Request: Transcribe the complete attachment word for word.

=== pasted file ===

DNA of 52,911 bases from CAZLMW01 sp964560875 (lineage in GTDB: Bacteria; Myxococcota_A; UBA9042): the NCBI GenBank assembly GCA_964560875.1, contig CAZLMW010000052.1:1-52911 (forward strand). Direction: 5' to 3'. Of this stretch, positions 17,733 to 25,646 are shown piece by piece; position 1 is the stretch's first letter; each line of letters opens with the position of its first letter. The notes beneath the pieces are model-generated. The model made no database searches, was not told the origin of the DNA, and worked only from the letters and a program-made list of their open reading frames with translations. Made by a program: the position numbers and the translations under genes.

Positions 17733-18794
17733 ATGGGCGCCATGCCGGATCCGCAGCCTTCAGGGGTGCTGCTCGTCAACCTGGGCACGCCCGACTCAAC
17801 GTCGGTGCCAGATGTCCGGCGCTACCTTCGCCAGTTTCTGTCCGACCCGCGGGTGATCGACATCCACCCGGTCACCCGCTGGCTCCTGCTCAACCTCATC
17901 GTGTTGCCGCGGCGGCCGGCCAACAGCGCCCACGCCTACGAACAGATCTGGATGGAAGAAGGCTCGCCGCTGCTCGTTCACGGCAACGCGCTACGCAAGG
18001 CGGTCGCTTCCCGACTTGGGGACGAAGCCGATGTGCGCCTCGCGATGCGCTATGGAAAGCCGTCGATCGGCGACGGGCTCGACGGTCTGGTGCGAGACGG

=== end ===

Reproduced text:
DNA of 52,911 bases from CAZLMW01 sp964560875 (lineage in GTDB: Bacteria; Myxococcota_A; UBA9042): the NCBI GenBank assembly GCA_964560875.1, contig CAZLMW010000052.1:1-52911 (forward strand). Direction: 5' to 3'. Of this stretch, positions 17,733 to 25,646 are shown piece by piece; position 1 is the stretch's first letter; each line of letters opens with the position of its first letter. The notes beneath the pieces are model-generated. The model made no database searches, was not told the origin of the DNA, and worked only from the letters and a program-made list of their open reading frames with translations. Made by a program: the position numbers and the translations under genes.

Positions 17733-18794
17733 ATGGGCGCCATGCCGGATCCGCAGCCTTCAGGGGTGCTGCTCGTCAACCTGGGCACGCCCGACTCAAC
17801 GTCGGTGCCAGATGTCCGGCGCTACCTTCGCCAGTTTCTGTCCGACCCGCGGGTGATCGACATCCACCCGGTCACCCGCTGGCTCCTGCTCAACCTCATC
17901 GTGTTGCCGCGGCGGCCGGCCAACAGCGCCCACGCCTACGAACAGATCTGGATGGAAGAAGGCTCGCCGCTGCTCGTTCACGGCAACGCGCTACGCAAGG
18001 CGGTCGCTTCCCGACTTGGGGACGAAGCCGATGTGCGCCTCGCGATGCGCTATGGAAAGCCGTCGATCGGCGACGGGCTCGACGGTCTGGTGCGAGACGG